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Professor Seward's Foray from the Beyond by John Townley

Back in the middle '70's I was privileged to enjoy a series of remarkable events which quite altered my opinion of the presence of the dead among the living. I was on an astrological lecture tour, speaking on some rather technical, no-nonsense (or so I thought) aspects of astrology when I was invited to speak by a spiritual group in Lancaster County, Pennsylvania.

They were very hospitable and friendly, although a bit too New Age for my taste, but my lecture was received quite well and I had an enjoyable evening. After my lecture and some coffee and cake, I was invited by the leaders of the group, a man and a woman who did channeling, to participate in what was, for all intents and purposes, a seance (this was before Shirley MacLane arrived on scene). This was not my cup of tea, but I could hardly refuse, being the guest of honor, so I went along.

Everyone sat on chairs in a circle, and after some time for meditation, the two principals began to speak in what seemed to me decidedly phony voices. He claimed to be the spirit of the philosopher-emperor Marcus Aurelius and she an American Indian princess. They addressed each member of the circle, giving them various nuggets of advice that seemed pretty much like watered-down Theosophy. Sort of HPB meets Readers' Digest. Finally, they reached me.

"Someone is trying to reach you," they declared. "An astrologer who has something to tell you ."

I inquired as to who that might be and when had he lived. "Professor Seward," was the reply, and he was from the early 20th century. That was it -- no message, just the promise of one. I thanked them politely and thought no more of it.

Several days later, back in New York City, I was doing some research for my next book at the Public Library, going through an index file drawer of about 1500 cards, looking for information on astrological cycles and mapping techniques. Out of curiosity I also did a quick search for Professor Seward, to see if such a person ever had existed, but to no avail. Then just before closing the drawer, I thought what the hell, try a poke at random -- so I stuck my finger into the middle of the drawer and pulled the first card at hand. It was The Zodiac And Its Mysteries -- by Professor Seward! Of course, I immediately asked for it at the desk, but alas, it was missing...

The next day I was talking to my publisher at Weiser's Book Shop on another subject when it occurred to me to ask if they had this book in their used book collection. They said they'd look it up and get back to me, and I went back to struggling with the spherical trig-based 3-D charts I was trying to design for my next book.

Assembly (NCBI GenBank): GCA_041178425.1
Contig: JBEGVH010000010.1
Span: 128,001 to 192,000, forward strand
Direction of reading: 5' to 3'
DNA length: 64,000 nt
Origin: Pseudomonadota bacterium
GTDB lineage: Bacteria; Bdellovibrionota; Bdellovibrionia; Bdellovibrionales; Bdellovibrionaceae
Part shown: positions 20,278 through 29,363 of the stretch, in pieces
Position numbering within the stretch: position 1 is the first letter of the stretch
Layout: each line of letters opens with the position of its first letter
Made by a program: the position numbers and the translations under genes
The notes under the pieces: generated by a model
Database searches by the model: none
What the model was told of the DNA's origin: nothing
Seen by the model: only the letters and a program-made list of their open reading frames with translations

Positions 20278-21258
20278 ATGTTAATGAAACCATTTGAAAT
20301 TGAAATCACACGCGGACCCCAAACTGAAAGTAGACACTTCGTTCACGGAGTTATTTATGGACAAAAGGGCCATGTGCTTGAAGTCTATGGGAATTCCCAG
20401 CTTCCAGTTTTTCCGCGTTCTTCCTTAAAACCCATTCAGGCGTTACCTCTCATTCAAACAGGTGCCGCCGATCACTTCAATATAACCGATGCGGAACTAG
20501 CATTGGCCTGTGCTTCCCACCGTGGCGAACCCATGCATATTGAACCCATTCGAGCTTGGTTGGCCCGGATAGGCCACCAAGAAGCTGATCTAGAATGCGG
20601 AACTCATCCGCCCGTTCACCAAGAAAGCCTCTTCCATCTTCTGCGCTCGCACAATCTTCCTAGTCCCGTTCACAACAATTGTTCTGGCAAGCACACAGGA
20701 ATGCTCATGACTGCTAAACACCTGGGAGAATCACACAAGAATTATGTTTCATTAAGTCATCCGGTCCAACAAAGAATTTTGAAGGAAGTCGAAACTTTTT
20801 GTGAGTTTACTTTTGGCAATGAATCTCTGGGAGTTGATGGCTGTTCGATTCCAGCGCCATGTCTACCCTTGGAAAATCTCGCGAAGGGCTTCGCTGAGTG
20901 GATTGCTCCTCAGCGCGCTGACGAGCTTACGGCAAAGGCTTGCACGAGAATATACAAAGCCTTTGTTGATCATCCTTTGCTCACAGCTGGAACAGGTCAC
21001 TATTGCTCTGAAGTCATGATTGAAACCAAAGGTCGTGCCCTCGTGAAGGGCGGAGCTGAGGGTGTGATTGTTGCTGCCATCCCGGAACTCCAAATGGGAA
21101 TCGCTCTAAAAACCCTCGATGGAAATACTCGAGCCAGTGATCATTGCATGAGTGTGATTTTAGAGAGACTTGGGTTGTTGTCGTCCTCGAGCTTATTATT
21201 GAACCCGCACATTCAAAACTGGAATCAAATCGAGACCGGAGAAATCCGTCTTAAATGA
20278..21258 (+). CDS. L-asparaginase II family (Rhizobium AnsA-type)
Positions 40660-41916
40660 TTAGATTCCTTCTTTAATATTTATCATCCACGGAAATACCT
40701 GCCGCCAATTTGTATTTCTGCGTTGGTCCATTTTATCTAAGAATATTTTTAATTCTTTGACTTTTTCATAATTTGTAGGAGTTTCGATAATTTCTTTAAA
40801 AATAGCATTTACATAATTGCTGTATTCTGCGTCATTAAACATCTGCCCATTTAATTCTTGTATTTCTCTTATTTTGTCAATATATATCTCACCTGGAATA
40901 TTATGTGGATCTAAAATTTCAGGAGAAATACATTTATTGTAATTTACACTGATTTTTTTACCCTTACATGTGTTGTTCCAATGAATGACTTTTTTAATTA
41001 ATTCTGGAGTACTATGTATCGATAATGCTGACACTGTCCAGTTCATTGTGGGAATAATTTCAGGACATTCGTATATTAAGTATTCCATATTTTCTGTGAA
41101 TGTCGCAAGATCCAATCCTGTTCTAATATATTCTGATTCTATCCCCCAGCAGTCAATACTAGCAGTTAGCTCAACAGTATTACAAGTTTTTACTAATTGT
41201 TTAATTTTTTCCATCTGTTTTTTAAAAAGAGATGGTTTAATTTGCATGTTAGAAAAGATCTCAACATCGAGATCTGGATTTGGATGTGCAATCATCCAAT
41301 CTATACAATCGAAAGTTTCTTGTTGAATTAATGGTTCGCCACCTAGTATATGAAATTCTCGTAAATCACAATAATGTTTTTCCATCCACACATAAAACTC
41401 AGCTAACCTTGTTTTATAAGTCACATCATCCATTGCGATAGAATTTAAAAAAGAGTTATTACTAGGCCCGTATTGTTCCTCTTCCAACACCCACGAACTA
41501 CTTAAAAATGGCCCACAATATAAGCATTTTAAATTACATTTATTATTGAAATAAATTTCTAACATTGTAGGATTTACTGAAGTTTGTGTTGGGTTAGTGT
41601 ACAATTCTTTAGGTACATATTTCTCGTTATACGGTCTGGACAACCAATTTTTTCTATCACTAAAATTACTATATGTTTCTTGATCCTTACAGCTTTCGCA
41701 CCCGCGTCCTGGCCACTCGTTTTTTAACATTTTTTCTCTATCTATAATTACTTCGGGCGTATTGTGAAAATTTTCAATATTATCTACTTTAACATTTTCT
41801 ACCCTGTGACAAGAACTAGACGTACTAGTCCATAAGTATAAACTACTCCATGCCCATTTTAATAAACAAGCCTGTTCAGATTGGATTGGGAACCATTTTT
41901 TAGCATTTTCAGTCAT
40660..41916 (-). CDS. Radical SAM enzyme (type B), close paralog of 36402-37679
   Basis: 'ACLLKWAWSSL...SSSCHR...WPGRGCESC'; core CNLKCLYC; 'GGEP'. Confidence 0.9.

That night I had a very vivid dream, which quite impressed me. I appeared before an older man sitting behind a massive, carved oaken desk. On it were a large brass armillary sphere, brass telescope, and other astronomical/astrological instruments. Behind him was an impressive wall of leather-bound books. Everything designed to appear the astrological authority. I asked him about some of the mapping problems, and he brusquely brushed me aside. "You need to have the zenith, the azimuth, the local horizon. Here's how to do it." And he proceeded to show me some overlay templates to put on a graphed version of a horoscope that would reveal it all, he claimed. I thanked him politely, and the dream faded as I awoke, when I took down specific notes on what he had said, just in case.

That day I called up a well-known technical astrologer friend of mine (Rob Hand) and described what I had been told. He was quite impressed and said that as far as he could see, the techniques were very clever and quite accurate. Not to look a gift horse in the mouth, I worked on the new approach that night and found it to be very useful, and something I would never have thought up myself.

Two days after that, I got a call from Weiser's. "We found the book you were looking for," they said, "but it's really nothing but a popular Sun-sign work from the early part of the century, called The Zodiac And Its Mysteries." Nevertheless, I was going there anyway, so I figured it was worth checking out. Sure enough, as I paged through it, there wasn't much there, as they had said.

Then I turned to the frontispiece, a picture of Professor Seward in his office. There was the carved oaken desk, the armillary sphere, the telescope, the leather books, and the exact, self-same fellow in my dream! Needless to say, I was speechless...

Later I got some more details about Seward from my mentor Charles Jayne, who had actually met the man. He was called the "Boardwalk Astrologer" because of his ornate offices in both Chicago and Atlantic City. Indeed, later in life, during the 1930's, he even had his own railroad car, decorated with all kinds of mystical and magical objects, a real astrological sideshow. He was apparently quite well-known in his day, even publishing his own yearly almanac. Most important of all, Jayne told me, was that behind the show biz facade was one of the most brilliant technical astrologers of the day, something hidden from all but his professional colleagues.

So, here's to you, Professor Seward -- this astrologer is most grateful for a friend in need.

And also: to Marcus and the Princess -- thanks for the tip!

From: Fate magazine

Note: the complete original book The Zodiac And Its Mysteries has been made available online at  by Roger Dafreman, who also colorized the two originally black and white images seen here from the book -- thanks, daf!

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  Copyright © John Townley 2005. All rights reserved.
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